LONDON (Reuters) - British car production fell 4.4 percent in February, dragged down by the seventh consecutive monthly decline in domestic demand as sales in Europe’s second biggest car market continue to slump, an industry body said on Thursday.
Factories churned out 145,475 vehicles last month, according to data from the Society of Motor Manufacturers and Traders (SMMT).
“Another month of double-digit decline in production for the UK is of considerable concern, but we hope that the degree of certainty provided by last week’s Brexit transition agreement will help stimulate business and consumer confidence over the coming months,” said SMMT Chief Executive Mike Hawes.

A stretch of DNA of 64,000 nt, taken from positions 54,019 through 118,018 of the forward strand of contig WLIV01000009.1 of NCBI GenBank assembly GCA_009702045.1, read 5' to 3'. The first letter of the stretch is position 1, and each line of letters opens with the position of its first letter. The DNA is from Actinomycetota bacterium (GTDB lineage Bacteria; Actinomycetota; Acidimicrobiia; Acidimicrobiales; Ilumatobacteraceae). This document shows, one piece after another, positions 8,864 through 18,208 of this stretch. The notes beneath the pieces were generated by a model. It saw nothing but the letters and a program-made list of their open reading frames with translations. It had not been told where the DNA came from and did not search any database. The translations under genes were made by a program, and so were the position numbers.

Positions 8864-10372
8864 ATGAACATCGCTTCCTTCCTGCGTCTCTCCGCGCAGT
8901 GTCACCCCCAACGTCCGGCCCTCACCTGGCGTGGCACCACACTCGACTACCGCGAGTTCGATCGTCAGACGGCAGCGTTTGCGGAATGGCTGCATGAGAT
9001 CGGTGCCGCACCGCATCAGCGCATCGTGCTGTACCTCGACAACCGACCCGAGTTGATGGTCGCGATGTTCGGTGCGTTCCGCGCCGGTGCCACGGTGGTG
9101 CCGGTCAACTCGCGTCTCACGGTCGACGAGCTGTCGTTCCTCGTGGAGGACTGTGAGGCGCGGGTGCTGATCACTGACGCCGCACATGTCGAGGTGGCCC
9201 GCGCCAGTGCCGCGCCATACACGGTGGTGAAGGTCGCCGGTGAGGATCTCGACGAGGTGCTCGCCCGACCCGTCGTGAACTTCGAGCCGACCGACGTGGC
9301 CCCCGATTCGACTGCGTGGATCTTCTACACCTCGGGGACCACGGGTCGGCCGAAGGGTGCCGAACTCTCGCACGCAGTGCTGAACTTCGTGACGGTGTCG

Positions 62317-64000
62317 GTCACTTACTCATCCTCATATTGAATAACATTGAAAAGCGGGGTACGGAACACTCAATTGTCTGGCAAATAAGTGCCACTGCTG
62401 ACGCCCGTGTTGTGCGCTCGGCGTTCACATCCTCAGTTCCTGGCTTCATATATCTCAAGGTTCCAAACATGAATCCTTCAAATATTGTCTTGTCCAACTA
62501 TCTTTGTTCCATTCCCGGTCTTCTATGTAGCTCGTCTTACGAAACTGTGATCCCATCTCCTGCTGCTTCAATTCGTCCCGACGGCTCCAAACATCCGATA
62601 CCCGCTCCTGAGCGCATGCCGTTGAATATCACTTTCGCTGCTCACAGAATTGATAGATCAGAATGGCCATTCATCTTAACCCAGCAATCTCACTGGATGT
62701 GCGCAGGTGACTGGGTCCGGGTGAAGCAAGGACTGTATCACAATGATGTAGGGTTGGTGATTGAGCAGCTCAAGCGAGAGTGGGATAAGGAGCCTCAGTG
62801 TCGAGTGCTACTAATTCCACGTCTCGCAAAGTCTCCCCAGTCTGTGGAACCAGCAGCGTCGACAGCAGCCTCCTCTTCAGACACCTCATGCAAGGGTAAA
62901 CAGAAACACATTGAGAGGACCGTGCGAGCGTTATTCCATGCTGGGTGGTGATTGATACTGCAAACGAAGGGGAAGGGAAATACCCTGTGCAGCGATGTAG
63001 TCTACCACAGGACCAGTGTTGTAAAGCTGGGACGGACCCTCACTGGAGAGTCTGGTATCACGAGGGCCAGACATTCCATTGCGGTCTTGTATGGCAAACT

London and Brussels agreed a deal which will see Britain retain free and unfettered trade with the European Union until at least the end of 2020 - 21 months after it formally leaves the EU - although trading arrangements after that date are subject to future talks.
The SMMT has called on Prime Minister Theresa May to secure a long-term agreement that maintains Britain’s competitiveness, since several investment decisions loom in the next 12 months.
Peugeot (PEUP.PA) will decide whether to keep open its Vauxhall Ellesmere Port plant with new model investment, while Britain’s biggest automaker Jaguar Land Rover (TAMO.NS) is due to choose whether to build electric cars in its home market.
Reporting by Costas Pitas; Editing by Mark Heinrich